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Issue 21, 2010
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A microfluidic microprocessor: controlling biomimetic containers and cells using hybrid integrated circuit/microfluidic chips

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Abstract

We present an integrated platform for performing biological and chemical experiments on a chip based on standard CMOS technology. We have developed a hybrid integrated circuit (IC)/microfluidic chip that can simultaneously control thousands of living cells and pL volumes of fluid, enabling a wide variety of chemical and biological tasks. Taking inspiration from cellular biology, phospholipid bilayer vesicles are used as robust picolitre containers for reagents on the chip. The hybrid chip can be programmed to trap, move, and porate individual living cells and vesicles and fuse and deform vesicles using electric fields. The IC spatially patterns electric fields in a microfluidic chamber using 128 × 256 (32,768) 11 × 11 μm2 metal pixels, each of which can be individually driven with a radio frequency (RF) voltage. The chip's basic functions can be combined in series to perform complex biological and chemical tasks and can be performed in parallel on the chip's many pixels for high-throughput operations. The hybrid chip operates in two distinct modes, defined by the frequency of the RF voltage applied to the pixels: Voltages at MHz frequencies are used to trap, move, and deform objects using dielectrophoresis and voltages at frequencies below 1 kHz are used for electroporation and electrofusion. This work represents an important step towards miniaturizing the complex chemical and biological experiments used for diagnostics and research onto automated and inexpensive chips.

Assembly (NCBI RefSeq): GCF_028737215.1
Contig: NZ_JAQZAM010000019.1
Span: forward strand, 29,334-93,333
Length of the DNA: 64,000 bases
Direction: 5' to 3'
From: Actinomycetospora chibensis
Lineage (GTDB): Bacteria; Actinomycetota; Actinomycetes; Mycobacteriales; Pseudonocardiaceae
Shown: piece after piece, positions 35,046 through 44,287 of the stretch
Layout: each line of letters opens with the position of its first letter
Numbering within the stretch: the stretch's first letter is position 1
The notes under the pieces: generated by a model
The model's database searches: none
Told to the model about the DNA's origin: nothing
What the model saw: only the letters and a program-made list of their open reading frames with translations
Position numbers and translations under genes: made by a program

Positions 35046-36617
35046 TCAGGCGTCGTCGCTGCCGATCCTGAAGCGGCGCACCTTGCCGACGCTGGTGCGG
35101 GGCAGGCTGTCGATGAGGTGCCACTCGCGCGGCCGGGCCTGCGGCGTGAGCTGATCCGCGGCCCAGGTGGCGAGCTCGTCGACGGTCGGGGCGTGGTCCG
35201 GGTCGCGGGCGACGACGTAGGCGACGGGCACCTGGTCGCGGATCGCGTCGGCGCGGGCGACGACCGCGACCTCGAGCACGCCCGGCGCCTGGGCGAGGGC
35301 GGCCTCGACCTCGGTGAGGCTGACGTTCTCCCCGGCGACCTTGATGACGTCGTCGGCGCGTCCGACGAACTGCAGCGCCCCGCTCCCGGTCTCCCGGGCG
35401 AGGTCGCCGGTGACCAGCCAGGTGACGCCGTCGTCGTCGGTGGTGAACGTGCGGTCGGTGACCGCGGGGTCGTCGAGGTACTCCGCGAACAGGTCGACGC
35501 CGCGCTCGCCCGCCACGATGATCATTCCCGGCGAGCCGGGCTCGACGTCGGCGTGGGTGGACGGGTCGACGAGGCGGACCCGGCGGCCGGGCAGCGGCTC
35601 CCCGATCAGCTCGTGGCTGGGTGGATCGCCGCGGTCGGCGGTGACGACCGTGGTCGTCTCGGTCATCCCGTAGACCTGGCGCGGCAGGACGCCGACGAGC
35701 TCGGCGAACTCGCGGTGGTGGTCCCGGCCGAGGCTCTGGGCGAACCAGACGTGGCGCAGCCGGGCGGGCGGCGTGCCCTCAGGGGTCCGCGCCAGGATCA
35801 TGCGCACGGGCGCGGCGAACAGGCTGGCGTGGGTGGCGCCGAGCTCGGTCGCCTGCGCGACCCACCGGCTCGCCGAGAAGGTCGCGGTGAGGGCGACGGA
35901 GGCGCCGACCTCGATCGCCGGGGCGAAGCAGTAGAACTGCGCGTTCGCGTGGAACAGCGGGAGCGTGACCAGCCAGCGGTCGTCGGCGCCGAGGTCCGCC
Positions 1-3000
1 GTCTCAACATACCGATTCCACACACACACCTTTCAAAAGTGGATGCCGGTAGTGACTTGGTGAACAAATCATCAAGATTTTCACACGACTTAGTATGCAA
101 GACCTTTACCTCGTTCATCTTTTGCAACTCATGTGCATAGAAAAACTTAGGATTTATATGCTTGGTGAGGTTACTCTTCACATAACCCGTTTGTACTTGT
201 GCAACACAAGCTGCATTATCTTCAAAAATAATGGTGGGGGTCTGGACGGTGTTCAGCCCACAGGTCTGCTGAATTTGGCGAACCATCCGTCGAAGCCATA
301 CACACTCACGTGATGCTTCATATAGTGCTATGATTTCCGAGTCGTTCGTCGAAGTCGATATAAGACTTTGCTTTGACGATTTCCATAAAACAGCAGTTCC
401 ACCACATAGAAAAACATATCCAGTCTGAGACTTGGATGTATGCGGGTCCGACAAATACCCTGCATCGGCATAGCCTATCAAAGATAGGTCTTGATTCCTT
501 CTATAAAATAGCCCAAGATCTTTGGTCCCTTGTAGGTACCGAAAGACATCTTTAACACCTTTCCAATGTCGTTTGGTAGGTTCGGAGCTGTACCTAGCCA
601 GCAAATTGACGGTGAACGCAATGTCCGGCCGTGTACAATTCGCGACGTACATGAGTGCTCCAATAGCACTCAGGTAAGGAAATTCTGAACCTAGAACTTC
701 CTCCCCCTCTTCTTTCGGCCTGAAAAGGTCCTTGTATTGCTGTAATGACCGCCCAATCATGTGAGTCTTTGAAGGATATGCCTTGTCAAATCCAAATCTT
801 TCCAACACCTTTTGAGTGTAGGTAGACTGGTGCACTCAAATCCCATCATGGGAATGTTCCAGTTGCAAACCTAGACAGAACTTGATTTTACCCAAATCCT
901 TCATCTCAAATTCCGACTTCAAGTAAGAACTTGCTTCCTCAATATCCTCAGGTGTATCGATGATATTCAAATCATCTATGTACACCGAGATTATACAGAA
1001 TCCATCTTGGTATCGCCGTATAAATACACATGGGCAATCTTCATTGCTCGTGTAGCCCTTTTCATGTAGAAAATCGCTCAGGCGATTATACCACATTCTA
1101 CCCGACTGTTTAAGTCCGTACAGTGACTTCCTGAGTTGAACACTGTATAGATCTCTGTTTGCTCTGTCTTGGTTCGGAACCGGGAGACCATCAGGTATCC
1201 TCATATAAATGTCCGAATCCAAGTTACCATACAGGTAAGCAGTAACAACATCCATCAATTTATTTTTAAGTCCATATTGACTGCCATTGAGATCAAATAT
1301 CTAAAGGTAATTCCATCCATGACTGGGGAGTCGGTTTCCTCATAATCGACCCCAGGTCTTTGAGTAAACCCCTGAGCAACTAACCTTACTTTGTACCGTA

Graphical abstract: A microfluidic microprocessor: controlling biomimetic containers and cells using hybrid integrated circuit/microfluidic chips

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Article information


Submitted
11 Jun 2010
Accepted
06 Aug 2010
First published
08 Sep 2010

Lab Chip, 2010,10, 2937-2943
Article type
Paper

A microfluidic microprocessor: controlling biomimetic containers and cells using hybrid integrated circuit/microfluidic chips

D. Issadore, T. Franke, K. A. Brown and R. M. Westervelt, Lab Chip, 2010, 10, 2937
DOI: 10.1039/C0LC00092B

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